Construction of a guitar:

To get a nice sound from a guitar, luthiers use a combination of these elements:

  • Shape of the guitar
  • Type of essence
  • Thickness (calibration) of wood
  • Internal bracing

The shape of the guitar (the model) is an important element in the characterization of the timbre of the sound produced; a D or a Jumbo have a clearly identifiable sound. After selecting the model, the second step is the selection of the woods, which are typically different according to the various parts of the guitar.

I rather choose the italian spruce for the soundboard (Val di Fiemme Spruce), as it has a unique sound and a yield of higher harmonics.

If you wish to get close to the sound of American-inspired guitars, we can choose the Sitka, Engelmann, or the most popular Adirondak. The latter is harder than spruce or Sitka, and is characterized by a shrill voice. For the body, the Indian Rosewood is a great choice, but we can choose from many varieties, even European woods such as walnut, cherry, maple that prove to be extraordinary. For the neck I choose the Honduras Mahogany, fantastical essence which couples lightness, rigidity and great sound.

The wood used for guitars are often quite expensive, which is due to limited availability of these increasingly rare materials. The forests now hardly have any trees with a diameter sufficient to produce tables of adequate size to build guitars. It takes 200 years or more for a tree to obtain the appropriate characteristics.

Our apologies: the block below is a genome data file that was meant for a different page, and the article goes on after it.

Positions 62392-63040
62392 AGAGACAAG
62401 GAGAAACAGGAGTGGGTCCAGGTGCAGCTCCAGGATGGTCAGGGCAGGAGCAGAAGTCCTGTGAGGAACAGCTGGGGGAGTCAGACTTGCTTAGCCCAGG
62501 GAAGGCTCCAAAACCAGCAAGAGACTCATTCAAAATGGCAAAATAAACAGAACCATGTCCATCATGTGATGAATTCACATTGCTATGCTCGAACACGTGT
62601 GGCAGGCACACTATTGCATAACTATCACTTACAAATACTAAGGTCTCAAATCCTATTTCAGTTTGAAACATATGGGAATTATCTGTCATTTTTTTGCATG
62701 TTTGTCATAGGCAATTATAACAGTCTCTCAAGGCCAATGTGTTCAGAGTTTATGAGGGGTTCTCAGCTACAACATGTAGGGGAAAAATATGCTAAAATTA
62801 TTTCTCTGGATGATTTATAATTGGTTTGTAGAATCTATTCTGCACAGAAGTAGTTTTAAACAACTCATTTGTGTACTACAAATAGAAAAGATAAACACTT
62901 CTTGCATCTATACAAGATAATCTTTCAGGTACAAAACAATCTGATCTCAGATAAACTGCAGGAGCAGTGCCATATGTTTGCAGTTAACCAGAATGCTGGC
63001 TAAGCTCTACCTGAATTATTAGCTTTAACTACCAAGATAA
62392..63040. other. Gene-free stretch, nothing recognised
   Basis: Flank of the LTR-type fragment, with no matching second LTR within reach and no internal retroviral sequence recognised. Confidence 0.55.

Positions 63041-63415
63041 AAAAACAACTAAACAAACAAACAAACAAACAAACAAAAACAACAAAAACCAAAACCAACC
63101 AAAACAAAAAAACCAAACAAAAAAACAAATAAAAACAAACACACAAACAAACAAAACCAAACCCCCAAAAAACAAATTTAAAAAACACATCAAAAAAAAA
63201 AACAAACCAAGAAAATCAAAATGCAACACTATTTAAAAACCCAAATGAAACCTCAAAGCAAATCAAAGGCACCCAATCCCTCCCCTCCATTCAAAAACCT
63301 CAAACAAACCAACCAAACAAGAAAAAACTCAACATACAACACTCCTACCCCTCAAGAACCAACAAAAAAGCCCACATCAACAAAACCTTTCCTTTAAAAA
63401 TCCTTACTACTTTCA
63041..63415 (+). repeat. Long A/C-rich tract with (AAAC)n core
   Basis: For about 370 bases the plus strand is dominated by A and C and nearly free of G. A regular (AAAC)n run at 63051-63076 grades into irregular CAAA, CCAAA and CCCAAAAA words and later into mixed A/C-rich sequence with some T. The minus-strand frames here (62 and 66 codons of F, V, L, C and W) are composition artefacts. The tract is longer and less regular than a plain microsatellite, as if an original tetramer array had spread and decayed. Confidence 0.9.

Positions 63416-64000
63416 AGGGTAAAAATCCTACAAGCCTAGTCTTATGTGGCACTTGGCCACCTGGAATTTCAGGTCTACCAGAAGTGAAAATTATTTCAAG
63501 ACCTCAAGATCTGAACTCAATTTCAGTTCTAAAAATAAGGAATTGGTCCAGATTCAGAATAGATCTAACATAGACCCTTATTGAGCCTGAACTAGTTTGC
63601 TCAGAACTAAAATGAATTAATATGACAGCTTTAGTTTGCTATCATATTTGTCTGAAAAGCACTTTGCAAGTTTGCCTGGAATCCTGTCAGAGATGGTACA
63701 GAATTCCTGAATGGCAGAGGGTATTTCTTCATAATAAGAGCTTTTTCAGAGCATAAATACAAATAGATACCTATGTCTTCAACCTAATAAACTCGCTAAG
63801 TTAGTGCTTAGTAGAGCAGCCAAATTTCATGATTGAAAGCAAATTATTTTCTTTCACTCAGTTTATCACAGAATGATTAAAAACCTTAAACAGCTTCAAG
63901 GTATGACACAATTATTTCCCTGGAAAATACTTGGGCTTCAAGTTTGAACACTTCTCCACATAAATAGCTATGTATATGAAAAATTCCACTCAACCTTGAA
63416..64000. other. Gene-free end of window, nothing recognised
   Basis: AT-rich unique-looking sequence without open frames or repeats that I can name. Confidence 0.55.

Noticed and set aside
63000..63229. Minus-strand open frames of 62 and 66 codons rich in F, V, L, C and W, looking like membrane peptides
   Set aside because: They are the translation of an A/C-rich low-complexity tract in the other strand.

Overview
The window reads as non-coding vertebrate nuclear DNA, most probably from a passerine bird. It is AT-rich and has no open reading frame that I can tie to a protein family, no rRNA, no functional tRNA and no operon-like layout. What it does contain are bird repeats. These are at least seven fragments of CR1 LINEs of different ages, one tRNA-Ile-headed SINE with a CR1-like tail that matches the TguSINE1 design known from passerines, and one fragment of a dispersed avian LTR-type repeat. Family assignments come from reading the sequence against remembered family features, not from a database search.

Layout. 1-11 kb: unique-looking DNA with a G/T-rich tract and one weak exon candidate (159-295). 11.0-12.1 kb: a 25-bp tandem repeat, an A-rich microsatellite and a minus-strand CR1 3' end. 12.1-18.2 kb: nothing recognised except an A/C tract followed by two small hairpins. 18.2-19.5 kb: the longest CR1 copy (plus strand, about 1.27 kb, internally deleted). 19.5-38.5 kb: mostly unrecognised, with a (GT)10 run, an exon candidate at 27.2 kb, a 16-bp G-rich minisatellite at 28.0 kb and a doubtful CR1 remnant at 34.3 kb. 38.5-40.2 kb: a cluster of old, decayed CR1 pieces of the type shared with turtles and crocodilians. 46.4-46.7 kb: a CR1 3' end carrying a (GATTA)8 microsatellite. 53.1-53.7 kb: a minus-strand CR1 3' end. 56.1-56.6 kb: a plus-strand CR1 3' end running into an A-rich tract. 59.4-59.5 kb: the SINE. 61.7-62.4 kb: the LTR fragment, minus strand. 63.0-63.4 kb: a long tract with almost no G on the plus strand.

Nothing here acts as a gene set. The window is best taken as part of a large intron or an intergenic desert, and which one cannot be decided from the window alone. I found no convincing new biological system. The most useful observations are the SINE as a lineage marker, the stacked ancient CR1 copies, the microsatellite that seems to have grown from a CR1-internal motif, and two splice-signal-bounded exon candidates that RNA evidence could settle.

The origins of the woods are different, and they come from all over the planet: wood is currently imported from North America, Latin America, the countries of Central Africa, from India, Madagascar, and in many cases Italian or European wood has the same quality as of those imported. More and more constraints have been created (fortunately) to preserve the environment. I rather use, whenever possible, wood from certified forests.

Handcrafted guitars differ from those produced industrially by several factors, one of which is very important: processing and calibration of the woods. Each instrument is built, calibrated and "tuned", so that there are not two handmade instruments that can present the same thickness of the board or with bracings exactly alike. The industrial production uses a construction based on standard thicknesses, with the use of leaving the instrument thicker, which gives the guitar more solidity and limits any production potential issue. In the same time, this is usually a limit to the acoustic performance of the instrument. Handmade guitars are designed in order to optimize the sound. They are not more fragile than industrial ones: they can achieve great voice and optimal solidity and, moreover, they are made to be just unique.